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November 12, 2013
In the following slideshow, spy seven ways that architects and designers crafted their structures around trees.
cedar and larch Japanese house with garden

A house built in Japan features an internal courtyard, which the residents liken to a nest.

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Originally appeared in Back to Nature
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A young, drought-tolerant Tristania conferta (also known as Australian brush box tree) grows up through the chill-out room under the deck at the rear of the house.

A young, drought-tolerant Tristania conferta (also known as Australian brush box tree) grows up through the chill-out room under the deck at the rear of a house in Los Angeles. Photo by Tom Fowlks.

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Originally appeared in Casa Study House #1
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The 300-year-old beech tree supplies shade, movement, sound, and color to the site, and provides a towering natural counterpoint to the renovated home's long, low expanses of glass.

A 300-year-old beech tree supplies shade, movement, sound, and color to the site, and provides a towering natural counterpoint to a house architect Dieter Van Everbroeck renovated in Ghent. Photo by Hertha Hernaus.

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Originally appeared in The Tree of Ghent
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"We tried to achieve a space in which inside and outside co-exist together," architect Akira Mada says. "As we walk around the house, at times we feel the space is totally outside while at other moments it is an interior. It’s this co-existence that gives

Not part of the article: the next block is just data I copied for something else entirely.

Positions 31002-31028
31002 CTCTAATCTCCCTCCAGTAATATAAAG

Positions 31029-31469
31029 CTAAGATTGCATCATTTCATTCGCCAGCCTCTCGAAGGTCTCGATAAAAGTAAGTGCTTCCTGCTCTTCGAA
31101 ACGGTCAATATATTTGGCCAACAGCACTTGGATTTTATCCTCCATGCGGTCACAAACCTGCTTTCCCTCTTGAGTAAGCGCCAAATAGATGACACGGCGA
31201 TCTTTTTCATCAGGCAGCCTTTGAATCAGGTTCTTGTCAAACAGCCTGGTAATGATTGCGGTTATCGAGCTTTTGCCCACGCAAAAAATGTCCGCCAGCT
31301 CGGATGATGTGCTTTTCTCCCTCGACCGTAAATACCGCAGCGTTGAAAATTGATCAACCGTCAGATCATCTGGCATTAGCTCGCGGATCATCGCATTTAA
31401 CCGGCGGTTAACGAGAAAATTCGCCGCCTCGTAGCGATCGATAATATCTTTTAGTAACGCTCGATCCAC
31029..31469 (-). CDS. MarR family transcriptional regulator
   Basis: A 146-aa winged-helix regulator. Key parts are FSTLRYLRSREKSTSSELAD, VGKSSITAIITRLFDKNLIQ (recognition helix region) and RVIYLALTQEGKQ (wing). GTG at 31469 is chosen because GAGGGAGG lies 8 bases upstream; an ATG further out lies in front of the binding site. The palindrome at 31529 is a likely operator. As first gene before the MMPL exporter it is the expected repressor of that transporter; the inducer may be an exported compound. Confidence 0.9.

In a tiny 653-square-foot house in Tokyo, a 20-foot-high garden room brings a sense of the outdoors in. A centrally positioned evergreen ash anchors the airy terrace, which is paved with complementary gray bricks.

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(c) DAICI ANO / FWD
Originally appeared in Great Indoors
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Modern Japanese-style house made of recycled elm wood

House 2.0 relies on recycled wood for support—notably, two enormous former mooring posts of basralocus wood and an entire elm tree, which supports the suspended living room. Photo by Hans Peter Follmi.

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I See For You © Föllmi Photography
Originally appeared in Second to None
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Finally, the stone pine tree reveals itself from the backyard looking over the Venice neighborhood. Its canopy stretches over the first floor of the home and can be glimpsed by the skylights placed strategically above the living area.

Despite the challenges a pine tree’s location presented, architect Daniel Monti never considered removing it from its native Venice, California, location. “The pine tree is such a special piece of the lot that you can’t help but fall in love with it,” says Monti. Instead, he worked around it to create a three-bedroom 2,700-square-foot home that echoes the beauty of that majestic age-old tree.

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© fotoworks
Originally appeared in The Giving Tree
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In stark contrast to Monti’s 1920s home now being rented out, the Walnut Residence never seems to run out of natural light. “After six months of living here, my wife and I noticed that we never turn on the light," remarked Monti. "I never have to turn on

A Cor-Ten rainscreen filters dappled light through the house—an effect similar to sun shining through tree leaves.

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© fotoworks
Originally appeared in The Giving Tree
7 / 7
cedar and larch Japanese house with garden

A house built in Japan features an internal courtyard, which the residents liken to a nest.

Photo by Hiroshi Ueda.

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